We felt the same way. We didn’t want to dedicate our mornings to the Art of Making Espresso. We just wanted a machine that would easily and reliably make a really good cup of espresso. We’d also had maintenance problems with other coffee makers, so we didn’t want to deal with that.
We finally went to a local coffee shop that sold machines, and talked to a guy there who’d been selling home espresso machines for 17 years. He steered us toward the Gaggia Classic, saying that he rarely to never had maintenance problems with it, and it makes GREAT espresso very easily. He was right. I’ll never go back. But yeah, it wasn’t cheap.
He also confirmed our experience with the Krups Gusto. Yes, it’s a pump machine, which is good. But it’s a very lightweight pump, and doesn’t really have the power to push the water through the Espresso.
I’m fully aware that the Gusto is a fairly lightweight machine…However, it’s about the best budget machine available right now.
Honestly, I’m not trying to be insulting, but your problems were due to operator error. As long as you are using fresh coffee (not canned or out of the bins at the grocery store), tamping to ~30 lbs with a properly sized tamper, and have this machine paired to a decent grinder, the Gusto can make a decent espresso.
As far as being told that it wasn’t powerful enough…That is BS…Almost every pump driven home espresso machine uses the same 40W Ulka pump…He told you what you wanted to hear to buy the machine.
The goal is to find a machine that can produce a 2.0 - 2.5 oz double shot using 14g of coffee with a 30 lb tamp at ~195 Deg F over ~25 seconds. A Gusto certainly can do that.
What many people don’t understand about espresso preparation is just how essential a proper grind is. Going down to your local Starbucks and having them “grind this for espresso” is not acceptable. You might have to vary your grind in a day, depending upon atmispheric conditions. Being in DFW, I’m not affected by the weather too much, but if I put in a different blend than I normally use, it’s going to take a few shots until I get it right. The ability to produce an even uniform grind is essential…It’s far, far better to buy a cheap espresso machine and a quality grinder than vice-versa. A Solis Maestro at $129 is pretty much entry level for a grinder that is suitable for espresso. For around $30 more, you can find an Innovia conical model w/o a doser which is a much better grinder. However, this grinder is a pain in the ass to use for anything but espresso.
The Gaggia machines are great machines, so are machines made by Rancillio, Solis, and other “prosumer” brands. I’d love to the the poster of the OP buy a good Italian espresso machine. There’s too much crap sold out there by Krups, Braun, Mr. Coffee, et al. that is ruining people’s impressions of what espresso should be. I wish everybody who has an interest in making espresso could buy something like a Rancilio Silvia and a Rocky grinder. However, the problem is that they are looking for a budget machine. Once you factor in the cost of getting a decent grinder, things start to add up.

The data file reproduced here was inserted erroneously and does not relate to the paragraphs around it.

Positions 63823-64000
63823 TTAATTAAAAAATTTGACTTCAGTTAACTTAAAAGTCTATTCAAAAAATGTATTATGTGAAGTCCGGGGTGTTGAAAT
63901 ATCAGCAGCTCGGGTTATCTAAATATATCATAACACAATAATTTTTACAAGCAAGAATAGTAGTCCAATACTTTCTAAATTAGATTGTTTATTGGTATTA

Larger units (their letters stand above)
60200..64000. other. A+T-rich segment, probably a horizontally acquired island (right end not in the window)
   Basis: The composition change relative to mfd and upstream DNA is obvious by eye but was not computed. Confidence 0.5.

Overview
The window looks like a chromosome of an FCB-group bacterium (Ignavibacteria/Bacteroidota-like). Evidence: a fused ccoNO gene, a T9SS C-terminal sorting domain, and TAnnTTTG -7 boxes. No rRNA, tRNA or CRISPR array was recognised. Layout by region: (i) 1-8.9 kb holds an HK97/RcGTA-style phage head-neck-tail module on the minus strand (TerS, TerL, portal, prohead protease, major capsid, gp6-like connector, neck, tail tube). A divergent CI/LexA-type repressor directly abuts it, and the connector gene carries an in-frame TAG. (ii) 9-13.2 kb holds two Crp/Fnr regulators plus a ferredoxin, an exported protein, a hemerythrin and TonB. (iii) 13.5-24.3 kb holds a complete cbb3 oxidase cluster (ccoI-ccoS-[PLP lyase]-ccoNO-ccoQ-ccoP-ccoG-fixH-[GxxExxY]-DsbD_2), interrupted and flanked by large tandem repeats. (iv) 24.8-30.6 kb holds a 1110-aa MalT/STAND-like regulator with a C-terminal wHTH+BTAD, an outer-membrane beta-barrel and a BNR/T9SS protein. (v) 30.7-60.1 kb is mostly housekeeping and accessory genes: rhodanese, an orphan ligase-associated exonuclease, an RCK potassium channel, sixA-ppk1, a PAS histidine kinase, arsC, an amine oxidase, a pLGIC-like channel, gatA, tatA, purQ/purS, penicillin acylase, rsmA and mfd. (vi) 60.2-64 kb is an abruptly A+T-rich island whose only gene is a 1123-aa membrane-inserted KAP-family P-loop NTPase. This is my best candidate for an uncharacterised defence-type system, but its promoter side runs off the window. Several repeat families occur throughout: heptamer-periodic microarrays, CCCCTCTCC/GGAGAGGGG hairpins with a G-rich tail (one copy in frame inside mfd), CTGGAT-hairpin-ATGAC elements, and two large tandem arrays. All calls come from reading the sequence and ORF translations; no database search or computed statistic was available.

There’s no way the problems were due to operator error. We went into the 3 hour marathon espresso making session assuming that we weren’t making it correctly. We came out of with undeniably proof that it was the machine. I believe that a quality machine should, given the same espresso, tamper, and tamping pressure, consistently and reliably make a good cup of espresso. This one would occasionally make a good one, but repeating the same process that made the good one would not usually result in another good cup. It was too weak, too strong, no crema, etc.
We took notes. We tried several different kinds and grinds of espresso, along with grinding our own from fresh beans. We had a good tamper, we tried tamping anywhere from 15 to 45 lbs, we tried everything.
Maybe we got a bad machine, since others have reported good results from it. Maybe we’re just especially picky about our espresso. But I can’t in good faith recommend this machine.
For what it’s worth, we didn’t buy a Rancilio Silvia and the Rocky Grinder because of reports of maintenance problems. It is the top rated machine but I wasn’t willing to fork out that kind of money unless I had assurance that it would last for many, many years, and the Rancilio got bad reviews on reliability.